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WikiProject Java (Rated Stub-class, Mid-importance)
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Layman's terms[edit]

What the hell kind of layman knows what POJO, serializable, constructors, and getter/setter methods are? I think the wording could be improved. —Preceding unsigned comment added by (talk) 15:37, 19 February 2009 (UTC)

What the hell kind of layman looks up an article like this and doesn't at least know what a constructor is? (talk) 04:09, 13 January 2010 (UTC)

I am just starting to learn Java and installed NetBeans 7 and don't know what a constructor is. Why would a layman know? I get statements in tutorials (from site) that say "put xxx code after the constructor" without showing the code of the constructor so I know where that is. (talk) 03:31, 12 November 2011 (UTC)

Link to COM[edit]

I think the relation to COM that hypothetically justifies there being a link to the article needs to be made explicit. I believe a link to component-based software engineering would be more relevant. --Guillaume (talk) 12:32, 18 January 2008 (UTC)

I agree (talk) 03:17, 12 November 2011 (UTC)

Broken link[edit]

the 3rd link (Enterprise JavaBeans 3.0 Overview) appears broken..(I'm not confident enough to remove it myself!)


The fact that event handling requires support classes, interfaces, and specific base classes, doesn't negate the fact that fundamentally a Java Bean is just a plain ol' object. Nor does adding interfaces, base classes, and support classes to a new class without the Java Bean conventions make the class more than any other object. 19:26, 24 October 2006 (UTC)


JavaBeans be moved to JavaBeans ??? Is there something I am missing? --soUmyaSch 15:06, 7 May 2006 (UTC)

  • Support move. -- Solipsist 12:47, 24 January 2006 (UTC)
  • Support. The name of the technology does not have a space. – Doug Bell talkcontrib 19:04, 24 January 2006 (UTC)

JavaBeans should be moved to JavaBean, but it needs an admin as the redirect has a history. —Doug Bell talkcontrib 15:55, 8 May 2006 (UTC)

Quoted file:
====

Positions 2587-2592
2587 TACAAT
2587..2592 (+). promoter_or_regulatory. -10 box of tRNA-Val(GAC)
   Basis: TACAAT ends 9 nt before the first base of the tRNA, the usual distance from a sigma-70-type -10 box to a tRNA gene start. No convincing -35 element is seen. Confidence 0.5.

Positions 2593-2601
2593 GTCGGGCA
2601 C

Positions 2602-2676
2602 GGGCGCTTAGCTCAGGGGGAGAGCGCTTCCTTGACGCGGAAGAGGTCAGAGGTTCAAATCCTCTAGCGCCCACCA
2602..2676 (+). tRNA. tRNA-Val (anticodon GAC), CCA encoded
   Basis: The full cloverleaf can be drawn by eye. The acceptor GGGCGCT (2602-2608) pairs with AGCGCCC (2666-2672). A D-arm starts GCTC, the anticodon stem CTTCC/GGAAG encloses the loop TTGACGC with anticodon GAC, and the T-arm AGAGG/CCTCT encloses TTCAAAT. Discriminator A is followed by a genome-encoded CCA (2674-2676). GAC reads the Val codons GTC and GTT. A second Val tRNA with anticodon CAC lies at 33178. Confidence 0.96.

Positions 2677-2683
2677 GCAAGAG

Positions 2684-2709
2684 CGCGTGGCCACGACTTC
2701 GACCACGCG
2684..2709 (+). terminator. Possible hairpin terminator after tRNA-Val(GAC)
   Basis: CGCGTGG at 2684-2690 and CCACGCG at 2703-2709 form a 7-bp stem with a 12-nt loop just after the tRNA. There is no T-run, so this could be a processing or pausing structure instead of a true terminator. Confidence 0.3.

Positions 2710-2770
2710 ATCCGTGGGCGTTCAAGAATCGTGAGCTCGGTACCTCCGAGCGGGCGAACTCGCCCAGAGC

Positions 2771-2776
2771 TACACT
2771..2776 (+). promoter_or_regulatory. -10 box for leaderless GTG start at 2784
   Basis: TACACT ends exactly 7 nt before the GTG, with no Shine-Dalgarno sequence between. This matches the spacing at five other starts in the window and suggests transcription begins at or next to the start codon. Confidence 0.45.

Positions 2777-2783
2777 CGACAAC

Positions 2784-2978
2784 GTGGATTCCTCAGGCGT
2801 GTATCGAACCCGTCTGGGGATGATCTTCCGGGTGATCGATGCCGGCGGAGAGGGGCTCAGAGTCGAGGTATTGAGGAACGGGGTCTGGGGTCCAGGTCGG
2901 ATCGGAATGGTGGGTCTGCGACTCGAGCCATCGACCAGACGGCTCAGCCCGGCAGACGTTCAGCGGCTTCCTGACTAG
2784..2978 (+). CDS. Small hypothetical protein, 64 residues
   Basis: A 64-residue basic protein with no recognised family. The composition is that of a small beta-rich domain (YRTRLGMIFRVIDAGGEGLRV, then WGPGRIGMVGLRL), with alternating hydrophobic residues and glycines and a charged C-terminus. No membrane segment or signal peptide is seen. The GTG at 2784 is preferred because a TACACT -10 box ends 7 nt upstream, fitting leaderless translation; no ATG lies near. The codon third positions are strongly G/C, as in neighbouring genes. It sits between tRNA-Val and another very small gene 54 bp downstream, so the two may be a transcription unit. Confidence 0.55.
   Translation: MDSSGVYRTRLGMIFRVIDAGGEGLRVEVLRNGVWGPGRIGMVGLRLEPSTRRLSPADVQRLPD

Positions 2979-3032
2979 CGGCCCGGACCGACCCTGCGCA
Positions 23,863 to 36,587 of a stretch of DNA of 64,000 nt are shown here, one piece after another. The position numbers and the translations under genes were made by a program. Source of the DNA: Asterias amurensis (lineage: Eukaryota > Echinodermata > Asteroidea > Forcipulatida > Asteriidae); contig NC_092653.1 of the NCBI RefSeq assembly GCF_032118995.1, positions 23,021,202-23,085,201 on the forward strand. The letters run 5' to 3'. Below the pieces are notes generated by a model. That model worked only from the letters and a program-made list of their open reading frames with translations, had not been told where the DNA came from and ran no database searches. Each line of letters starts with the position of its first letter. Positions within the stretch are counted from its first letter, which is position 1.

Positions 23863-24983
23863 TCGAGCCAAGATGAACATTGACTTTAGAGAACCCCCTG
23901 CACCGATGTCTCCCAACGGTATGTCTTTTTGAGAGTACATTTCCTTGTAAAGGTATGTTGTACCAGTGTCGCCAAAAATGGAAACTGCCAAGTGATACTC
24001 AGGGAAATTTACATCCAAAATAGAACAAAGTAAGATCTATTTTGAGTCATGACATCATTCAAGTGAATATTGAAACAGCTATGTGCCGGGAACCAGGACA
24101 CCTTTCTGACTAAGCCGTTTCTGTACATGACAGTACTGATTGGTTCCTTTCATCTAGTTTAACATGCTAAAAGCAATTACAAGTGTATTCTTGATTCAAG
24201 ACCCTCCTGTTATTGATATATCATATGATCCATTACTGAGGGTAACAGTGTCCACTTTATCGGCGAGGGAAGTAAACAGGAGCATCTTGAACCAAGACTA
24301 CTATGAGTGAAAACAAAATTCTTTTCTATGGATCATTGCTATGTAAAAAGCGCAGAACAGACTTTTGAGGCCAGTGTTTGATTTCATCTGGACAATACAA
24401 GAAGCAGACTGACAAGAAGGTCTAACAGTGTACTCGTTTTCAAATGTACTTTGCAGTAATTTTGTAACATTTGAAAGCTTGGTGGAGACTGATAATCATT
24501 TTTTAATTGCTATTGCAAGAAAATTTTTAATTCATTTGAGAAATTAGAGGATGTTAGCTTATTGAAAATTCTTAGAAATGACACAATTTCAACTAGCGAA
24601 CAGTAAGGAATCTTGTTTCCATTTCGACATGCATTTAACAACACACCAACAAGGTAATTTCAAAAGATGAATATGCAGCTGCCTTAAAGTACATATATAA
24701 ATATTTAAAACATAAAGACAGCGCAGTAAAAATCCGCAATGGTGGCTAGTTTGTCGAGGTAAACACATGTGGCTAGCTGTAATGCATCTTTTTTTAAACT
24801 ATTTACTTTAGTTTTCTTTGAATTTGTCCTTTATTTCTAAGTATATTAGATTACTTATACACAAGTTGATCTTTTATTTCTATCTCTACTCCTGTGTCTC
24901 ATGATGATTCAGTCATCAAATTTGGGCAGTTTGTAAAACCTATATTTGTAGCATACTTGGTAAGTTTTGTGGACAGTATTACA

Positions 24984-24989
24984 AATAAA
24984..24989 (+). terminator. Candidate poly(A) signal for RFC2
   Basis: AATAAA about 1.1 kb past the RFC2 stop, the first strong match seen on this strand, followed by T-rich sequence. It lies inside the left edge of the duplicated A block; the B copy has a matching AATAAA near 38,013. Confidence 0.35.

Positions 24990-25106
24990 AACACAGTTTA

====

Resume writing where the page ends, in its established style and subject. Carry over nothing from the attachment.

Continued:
• Oppose. The official name from Sun is JavaBeans. RedWolf 18:12, 2 June 2006 (UTC)
  • Oppose. Seconded. capnmidnight 18:16, 8 July 2006 (UTC)
  • Support. Other page titles are in singular, too. It's one JavaBean, two JavaBeans. Wouter Lievens 14:37, 6 June 2006 (UTC)

I've removed my vote. --Bonafidehan 16:30, 10 June 2006 (UTC)d

I moved the article (back) to JavaBeans, because that's how it's called officially. The mindless application of some rule that requires the singular for the title of an article would otherwise also require, e.g., Strut, JavaServer Face, and, for that well-known Microsoft operating system... Window. It just makes no sense that way. RFST (talk) 18:31, 22 January 2012 (UTC)


This page seriously needs expansion and elaboration. As with most useless programming help pages, all it does is explain what is required for something to be considered a Java bean and how one is used - but never explains what one actually is! 16:17, 25 May 2006 (UTC)

I fail to see what further explaination of "what one is" one could make past "what is required" and "how it is used". Besides, there is a description: "a reusable component that can be manipulated visually in a builder tool".capnmidnight 18:15, 8 July 2006 (UTC)...